A slow roll-out of COVID-19 vaccination campaigns in Africa will limit the recovery of international travel across the continent, according to a report released by the International Air Transport Association (IATA).
Africa, in comparison with other regions globally, has struggled in rolling out its vaccination campaign due to various factors causing it to lag behind in achieving targets of vaccinating its population.
The emergence of COVID-19 variants, especially from South Africa and the UK, has further complicated the lifting of travel restrictions within the continent and in other regions.
“With only 14% of the region’s RPKs (Revenue Passenger Kilometers) generated on domestic markets this will provide little cushion,” the report said, noting that domestic markets will improve faster than international travel.
“Relatively weak economic growth will also limit the extent of pent-up demand,” it added.
Demand and capacity across the continent in 2021 are also set to remain below the levels recorded in 2019.
Africa’s airline industry will also report losses this year due to the disruptions arising from the pandemic; however, they will be down from those incurred last year.
The sector is forecast to incur losses amounting to of $1.7 billion, or 24 percent of total revenues, compared to the 2020 figure of $2 billion, or 32 percent of total revenues, the report said.
Africa’s losses are predicted to be the lowest of the world’s six regions while Europe is expected to be the worst-hit with losses of up to $22.2 billion.
However, in terms of percentage of revenues, Africa’s losses are marginally the highest of all the regions with Europe second with 23.9 percent.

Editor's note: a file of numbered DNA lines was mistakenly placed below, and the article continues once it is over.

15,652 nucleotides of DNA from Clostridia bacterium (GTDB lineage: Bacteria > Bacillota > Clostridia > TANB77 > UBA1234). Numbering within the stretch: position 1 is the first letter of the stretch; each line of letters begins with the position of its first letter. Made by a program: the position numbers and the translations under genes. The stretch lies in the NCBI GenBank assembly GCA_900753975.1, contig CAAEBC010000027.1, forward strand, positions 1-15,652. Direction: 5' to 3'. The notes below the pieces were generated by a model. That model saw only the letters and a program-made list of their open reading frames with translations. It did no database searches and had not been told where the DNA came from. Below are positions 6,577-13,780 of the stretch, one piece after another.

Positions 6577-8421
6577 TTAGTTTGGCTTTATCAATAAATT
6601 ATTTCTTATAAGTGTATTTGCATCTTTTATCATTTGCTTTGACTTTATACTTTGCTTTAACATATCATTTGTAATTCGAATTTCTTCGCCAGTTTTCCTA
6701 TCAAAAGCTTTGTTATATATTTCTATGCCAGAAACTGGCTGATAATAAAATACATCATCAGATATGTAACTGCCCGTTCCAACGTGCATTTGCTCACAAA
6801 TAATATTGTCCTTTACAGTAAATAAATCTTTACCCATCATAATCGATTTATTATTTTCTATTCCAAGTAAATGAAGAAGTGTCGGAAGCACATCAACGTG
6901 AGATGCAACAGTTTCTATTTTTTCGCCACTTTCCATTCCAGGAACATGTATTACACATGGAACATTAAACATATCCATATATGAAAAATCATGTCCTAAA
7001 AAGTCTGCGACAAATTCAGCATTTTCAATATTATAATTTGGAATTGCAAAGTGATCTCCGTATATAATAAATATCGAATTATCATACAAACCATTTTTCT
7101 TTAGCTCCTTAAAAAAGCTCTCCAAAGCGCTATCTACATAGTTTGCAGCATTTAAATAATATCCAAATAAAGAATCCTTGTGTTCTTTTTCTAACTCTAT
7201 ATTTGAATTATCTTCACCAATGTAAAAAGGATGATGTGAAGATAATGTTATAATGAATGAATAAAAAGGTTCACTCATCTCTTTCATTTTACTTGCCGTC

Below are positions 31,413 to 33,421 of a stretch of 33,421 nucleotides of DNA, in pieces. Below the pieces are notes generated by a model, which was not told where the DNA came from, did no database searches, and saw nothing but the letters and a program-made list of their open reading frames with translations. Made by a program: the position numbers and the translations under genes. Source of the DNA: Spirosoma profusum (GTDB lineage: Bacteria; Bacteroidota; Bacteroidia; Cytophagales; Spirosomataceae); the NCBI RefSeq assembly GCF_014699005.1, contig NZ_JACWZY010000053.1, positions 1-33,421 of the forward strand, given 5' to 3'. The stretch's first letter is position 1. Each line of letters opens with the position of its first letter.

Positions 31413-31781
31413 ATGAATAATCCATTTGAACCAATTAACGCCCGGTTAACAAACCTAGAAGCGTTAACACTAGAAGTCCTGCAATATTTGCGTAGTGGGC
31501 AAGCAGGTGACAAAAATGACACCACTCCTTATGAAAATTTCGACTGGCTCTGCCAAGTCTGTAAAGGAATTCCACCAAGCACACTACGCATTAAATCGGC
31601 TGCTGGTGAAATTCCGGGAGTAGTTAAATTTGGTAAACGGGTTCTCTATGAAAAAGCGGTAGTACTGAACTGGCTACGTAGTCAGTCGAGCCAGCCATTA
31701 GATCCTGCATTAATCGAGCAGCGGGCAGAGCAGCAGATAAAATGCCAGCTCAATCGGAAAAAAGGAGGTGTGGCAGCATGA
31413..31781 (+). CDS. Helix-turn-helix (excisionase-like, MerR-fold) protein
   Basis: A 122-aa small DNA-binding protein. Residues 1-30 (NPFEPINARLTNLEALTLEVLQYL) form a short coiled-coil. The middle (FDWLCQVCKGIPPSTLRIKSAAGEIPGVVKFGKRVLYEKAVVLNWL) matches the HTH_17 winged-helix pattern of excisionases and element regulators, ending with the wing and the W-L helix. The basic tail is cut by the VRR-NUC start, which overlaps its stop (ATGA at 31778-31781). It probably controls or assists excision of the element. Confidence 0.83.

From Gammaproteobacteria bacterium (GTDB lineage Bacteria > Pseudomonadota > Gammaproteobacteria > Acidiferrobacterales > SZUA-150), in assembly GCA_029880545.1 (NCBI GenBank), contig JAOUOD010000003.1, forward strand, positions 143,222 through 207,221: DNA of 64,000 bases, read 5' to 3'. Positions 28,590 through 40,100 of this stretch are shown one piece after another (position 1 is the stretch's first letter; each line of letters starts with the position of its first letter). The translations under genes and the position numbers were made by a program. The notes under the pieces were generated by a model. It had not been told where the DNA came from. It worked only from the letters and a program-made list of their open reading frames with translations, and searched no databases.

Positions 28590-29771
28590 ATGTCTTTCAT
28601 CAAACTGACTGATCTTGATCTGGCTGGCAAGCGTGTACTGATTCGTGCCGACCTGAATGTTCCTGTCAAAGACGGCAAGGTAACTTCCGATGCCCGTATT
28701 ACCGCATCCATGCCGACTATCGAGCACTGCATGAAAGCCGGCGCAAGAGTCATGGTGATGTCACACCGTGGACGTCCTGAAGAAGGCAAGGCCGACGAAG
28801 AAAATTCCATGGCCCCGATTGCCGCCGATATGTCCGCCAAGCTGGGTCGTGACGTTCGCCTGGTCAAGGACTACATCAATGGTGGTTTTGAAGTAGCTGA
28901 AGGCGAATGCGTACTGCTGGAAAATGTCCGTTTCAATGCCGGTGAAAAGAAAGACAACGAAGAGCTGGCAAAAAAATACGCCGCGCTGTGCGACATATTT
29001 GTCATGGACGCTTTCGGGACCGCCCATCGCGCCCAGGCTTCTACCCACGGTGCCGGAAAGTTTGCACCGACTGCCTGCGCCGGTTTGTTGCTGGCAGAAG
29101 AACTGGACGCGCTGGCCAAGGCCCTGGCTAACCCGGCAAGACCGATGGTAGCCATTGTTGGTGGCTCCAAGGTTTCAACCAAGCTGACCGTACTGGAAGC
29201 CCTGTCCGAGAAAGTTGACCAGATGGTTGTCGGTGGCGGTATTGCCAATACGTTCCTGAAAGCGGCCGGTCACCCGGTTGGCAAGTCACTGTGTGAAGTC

Africa’s aviation sector has been hard hit by the coronavirus pandemic with low demand for flights across the continent coupled with several cancellations and suspensions resulting in a huge drop in passenger revenue.
In light of the persisting effects of the pandemic, airlines and countries resorted to different measures in response to the fall in airline passenger revenue.
In particular, several airlines stepped up their cargo operations in an attempt to boost revenues and fight to avoid a total collapse.
IATA, in its report, noted this move saying a “historic high” increase of cargo revenues to $152 billion will strengthen a rise in industry revenues.
“In 2021 cargo will account for a third of industry revenues. This is significantly above cargo’s historic contribution, which ranged around 10-15% of total revenues. The improvement in cargo, however, is not able to offset the dramatic decline in passenger revenues.”
IATA said that in the face of the ongoing crisis, a number of immediate measures had to be implemented to prop up the industry. The key measure identified was plans being put in place for a restart in preparation for a recovery so as not to waste time once restrictions are fully lifted.
Air transport in Africa supports about 6.2 million jobs with Ethiopia the most reliant on it with more than 500,000 jobs followed by Tanzania (+336,000), Ghana (+284,000) and South Africa (+250,000).